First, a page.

SRU students shine at research symposium

Published by , Author: Hope Hoehler - Rocket Contributor, Date: April 17, 2018

On Thursday, April 12, the Symposium for Student Research, Scholarship and Creative Achievement took place from 8 a.m. until 5 p.m. in the Ballroom of the Smith Student Center. The Symposium is a single-day event that is designed to showcase the work of graduate and undergraduate students.

All majors are eligible to present their work in the symposium. Presentations from business, communication and education majors, as well as many others, were presented at this year’s symposium. The Symposium is a great opportunity for peers to gain insight into certain topics that they may not be too familiar with and appreciate the hard work of these graduate and undergraduate students.

Junior psychology major Emily Breitenbach, who is also earning a minor in gerontology, presented her work in the
psychology department with a presentation titled “The association between weight, sex, perceived weight and attractiveness, and mood swings in young adults.”

“I picked body image; if you look through the research and different articles they only focus on anxiety, depression, and eating disorders,” Breitenbach said. “Where mood swings that can indicate bipolar, major depressive and several other ways that can impact your life.”

“My favorite part of all of this was working with Dr. Willford,” Breitenbach stated. “She was my rock through this
entire process. I was not into research before taking Stats. and now I’m in love it with it. She changed my entire attitude about it and I’m so grateful to be working with her!”

Showing a wide variety in the presentations at the symposium, Jessica Jablonski, who studied Environmental Studies and Sustainability with a certificate in Geographic Information Systems, presented her work in the geology department with the presentation “Geocaching and the Environment: Who, where, and how people interact with their environment through geocaching.”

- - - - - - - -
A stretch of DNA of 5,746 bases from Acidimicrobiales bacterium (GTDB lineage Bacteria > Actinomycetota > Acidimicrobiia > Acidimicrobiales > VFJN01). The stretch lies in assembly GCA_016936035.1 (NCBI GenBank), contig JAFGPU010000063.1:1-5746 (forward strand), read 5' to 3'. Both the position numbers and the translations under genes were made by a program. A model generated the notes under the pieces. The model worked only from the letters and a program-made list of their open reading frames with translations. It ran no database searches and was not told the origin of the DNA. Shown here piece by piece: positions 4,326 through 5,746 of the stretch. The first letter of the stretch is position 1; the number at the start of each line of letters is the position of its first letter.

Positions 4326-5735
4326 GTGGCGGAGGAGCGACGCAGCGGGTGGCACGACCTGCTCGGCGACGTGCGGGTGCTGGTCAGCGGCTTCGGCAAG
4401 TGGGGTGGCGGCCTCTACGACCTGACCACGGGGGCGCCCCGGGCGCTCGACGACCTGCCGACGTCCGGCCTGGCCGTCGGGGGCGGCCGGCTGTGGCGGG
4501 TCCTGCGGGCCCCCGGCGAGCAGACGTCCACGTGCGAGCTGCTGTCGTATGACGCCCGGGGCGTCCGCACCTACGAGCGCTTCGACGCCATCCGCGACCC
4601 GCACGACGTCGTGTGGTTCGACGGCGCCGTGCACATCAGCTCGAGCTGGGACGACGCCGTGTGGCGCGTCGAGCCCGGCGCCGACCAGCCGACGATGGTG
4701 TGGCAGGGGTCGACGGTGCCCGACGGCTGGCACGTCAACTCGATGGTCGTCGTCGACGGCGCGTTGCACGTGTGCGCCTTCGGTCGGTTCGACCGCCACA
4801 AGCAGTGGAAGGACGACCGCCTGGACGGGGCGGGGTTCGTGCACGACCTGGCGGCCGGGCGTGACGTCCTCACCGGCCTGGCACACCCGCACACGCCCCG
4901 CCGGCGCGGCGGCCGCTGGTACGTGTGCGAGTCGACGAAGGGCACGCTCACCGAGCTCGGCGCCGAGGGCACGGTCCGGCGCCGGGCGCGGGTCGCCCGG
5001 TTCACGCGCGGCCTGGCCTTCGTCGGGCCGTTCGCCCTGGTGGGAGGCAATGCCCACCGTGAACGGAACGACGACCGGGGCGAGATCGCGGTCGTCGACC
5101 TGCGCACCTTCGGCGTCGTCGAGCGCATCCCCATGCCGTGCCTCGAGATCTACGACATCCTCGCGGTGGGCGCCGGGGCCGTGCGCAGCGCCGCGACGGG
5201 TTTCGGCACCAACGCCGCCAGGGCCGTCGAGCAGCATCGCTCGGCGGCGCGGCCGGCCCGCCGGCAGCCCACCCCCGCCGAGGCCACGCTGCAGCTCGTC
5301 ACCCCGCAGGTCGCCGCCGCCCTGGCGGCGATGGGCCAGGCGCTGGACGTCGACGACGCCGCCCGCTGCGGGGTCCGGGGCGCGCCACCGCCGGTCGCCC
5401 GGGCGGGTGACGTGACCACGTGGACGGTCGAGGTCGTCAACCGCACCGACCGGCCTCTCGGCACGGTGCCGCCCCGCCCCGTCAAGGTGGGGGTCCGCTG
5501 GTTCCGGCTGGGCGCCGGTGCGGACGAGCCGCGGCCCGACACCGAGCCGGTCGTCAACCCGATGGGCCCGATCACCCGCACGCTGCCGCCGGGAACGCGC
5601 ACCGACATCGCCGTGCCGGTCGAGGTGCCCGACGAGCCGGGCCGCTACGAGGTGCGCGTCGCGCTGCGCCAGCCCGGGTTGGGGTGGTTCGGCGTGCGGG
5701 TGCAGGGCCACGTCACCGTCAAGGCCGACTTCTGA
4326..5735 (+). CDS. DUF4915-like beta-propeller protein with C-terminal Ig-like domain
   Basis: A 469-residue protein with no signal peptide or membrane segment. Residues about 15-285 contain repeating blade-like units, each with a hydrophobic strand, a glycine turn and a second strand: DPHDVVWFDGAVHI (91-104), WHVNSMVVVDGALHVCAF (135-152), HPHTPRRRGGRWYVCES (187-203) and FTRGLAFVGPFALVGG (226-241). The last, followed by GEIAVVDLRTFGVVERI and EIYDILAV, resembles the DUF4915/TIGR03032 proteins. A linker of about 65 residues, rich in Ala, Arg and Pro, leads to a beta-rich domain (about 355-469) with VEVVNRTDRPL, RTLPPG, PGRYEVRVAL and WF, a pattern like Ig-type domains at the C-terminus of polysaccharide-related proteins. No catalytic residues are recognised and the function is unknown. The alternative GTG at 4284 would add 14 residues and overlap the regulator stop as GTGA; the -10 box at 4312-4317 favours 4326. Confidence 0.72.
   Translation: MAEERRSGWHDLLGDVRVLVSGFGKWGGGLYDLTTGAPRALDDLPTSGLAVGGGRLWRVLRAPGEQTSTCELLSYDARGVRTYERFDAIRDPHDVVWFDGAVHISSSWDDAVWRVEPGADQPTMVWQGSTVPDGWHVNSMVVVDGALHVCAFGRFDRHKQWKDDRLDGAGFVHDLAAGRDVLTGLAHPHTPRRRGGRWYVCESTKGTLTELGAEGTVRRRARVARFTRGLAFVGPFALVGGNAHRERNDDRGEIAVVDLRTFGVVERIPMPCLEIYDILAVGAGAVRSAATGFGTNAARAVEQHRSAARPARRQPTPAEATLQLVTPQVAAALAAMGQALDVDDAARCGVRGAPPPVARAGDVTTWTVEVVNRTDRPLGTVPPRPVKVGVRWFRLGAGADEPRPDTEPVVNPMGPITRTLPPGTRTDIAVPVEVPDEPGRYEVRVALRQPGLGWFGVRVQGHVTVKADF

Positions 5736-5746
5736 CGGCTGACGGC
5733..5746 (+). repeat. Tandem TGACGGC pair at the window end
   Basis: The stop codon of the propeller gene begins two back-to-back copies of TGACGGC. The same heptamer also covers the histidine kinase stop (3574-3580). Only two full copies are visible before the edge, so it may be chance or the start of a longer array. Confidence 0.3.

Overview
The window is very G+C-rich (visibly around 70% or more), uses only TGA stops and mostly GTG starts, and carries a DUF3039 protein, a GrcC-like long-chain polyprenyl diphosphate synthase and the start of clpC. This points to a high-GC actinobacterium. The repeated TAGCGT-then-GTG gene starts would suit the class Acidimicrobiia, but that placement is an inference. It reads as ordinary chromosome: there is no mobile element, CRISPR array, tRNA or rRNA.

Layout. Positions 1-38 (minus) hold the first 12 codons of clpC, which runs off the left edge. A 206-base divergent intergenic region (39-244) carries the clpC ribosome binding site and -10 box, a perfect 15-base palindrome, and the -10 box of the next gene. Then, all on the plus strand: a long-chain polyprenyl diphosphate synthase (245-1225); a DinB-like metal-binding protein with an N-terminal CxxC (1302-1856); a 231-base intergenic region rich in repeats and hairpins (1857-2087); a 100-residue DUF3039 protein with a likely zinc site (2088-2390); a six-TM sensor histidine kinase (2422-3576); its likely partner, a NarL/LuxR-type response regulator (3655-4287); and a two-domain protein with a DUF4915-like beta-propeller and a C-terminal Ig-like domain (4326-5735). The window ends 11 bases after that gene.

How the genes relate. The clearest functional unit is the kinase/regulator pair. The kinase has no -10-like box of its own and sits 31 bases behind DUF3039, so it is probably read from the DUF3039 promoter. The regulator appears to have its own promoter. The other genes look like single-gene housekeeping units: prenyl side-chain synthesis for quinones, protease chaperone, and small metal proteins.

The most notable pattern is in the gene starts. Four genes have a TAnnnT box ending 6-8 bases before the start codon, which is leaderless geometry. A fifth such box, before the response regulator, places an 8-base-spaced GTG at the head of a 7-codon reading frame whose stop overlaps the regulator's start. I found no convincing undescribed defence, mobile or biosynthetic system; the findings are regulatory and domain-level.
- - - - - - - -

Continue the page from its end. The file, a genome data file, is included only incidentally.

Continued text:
“So what this can be used for is community engagement, local community planning, getting people outside to not only interact with the green environment which most people consider like, the woods or a field, but interacting with their local urban environment, such as you can walk down the street and be like, ‘Oh, here’s a geocache hiding in this little corner of a rock’ and I wanted to be able to visualize that and it worked out pretty well,” Jablonski said.

The education department had representation, as well. Junior middle-level mathematics education major Megan Moser, who is earning a minor in elementary school math, presented her work with augmented reality with the presentation “Augmented Reality: Changing the Typical Classroom.”

“I’m an education major so I’m looking at how to use it in the classroom,” Moser said. “Kids love technology; it’s very interactive and engaging so when the kids get to use this, they automatically become more motivated and therefore their increased interest creates an increase in grades.”

Augmented reality is still a relatively new concept that is being researched.

“It’s new,” Moser said. “I’ve been researching this for about two or three years now and it’s still very unexplored, so you learn more about it.”

Junior integrated marketing and communication major with a minor in business administration Tannor Williams did a presentation titled “Cybercrime.”

“I chose to do cybercrime as a whole topic instead of just breaking it down into different categories because I felt that there’s just so much involved in cybercrime that you just got to focus more on the whole aspect of it because not many people are knowledgeable on it,” Williams said.

“I think that there should be more classes offered to teach kids, maybe starting at especially the younger age to make them more knowledgeable on it and especially the older community as well, because they are the most vulnerable to be victims of it,” Williams said, considering the increase in technology. “Especially with hacking and email fraud, they get targeted the most out of anyone, so I just think it’s a really important topic that members of our society need to be informed about.”

Congratulations to all the graduates and undergraduates that presented their work at the Symposium.


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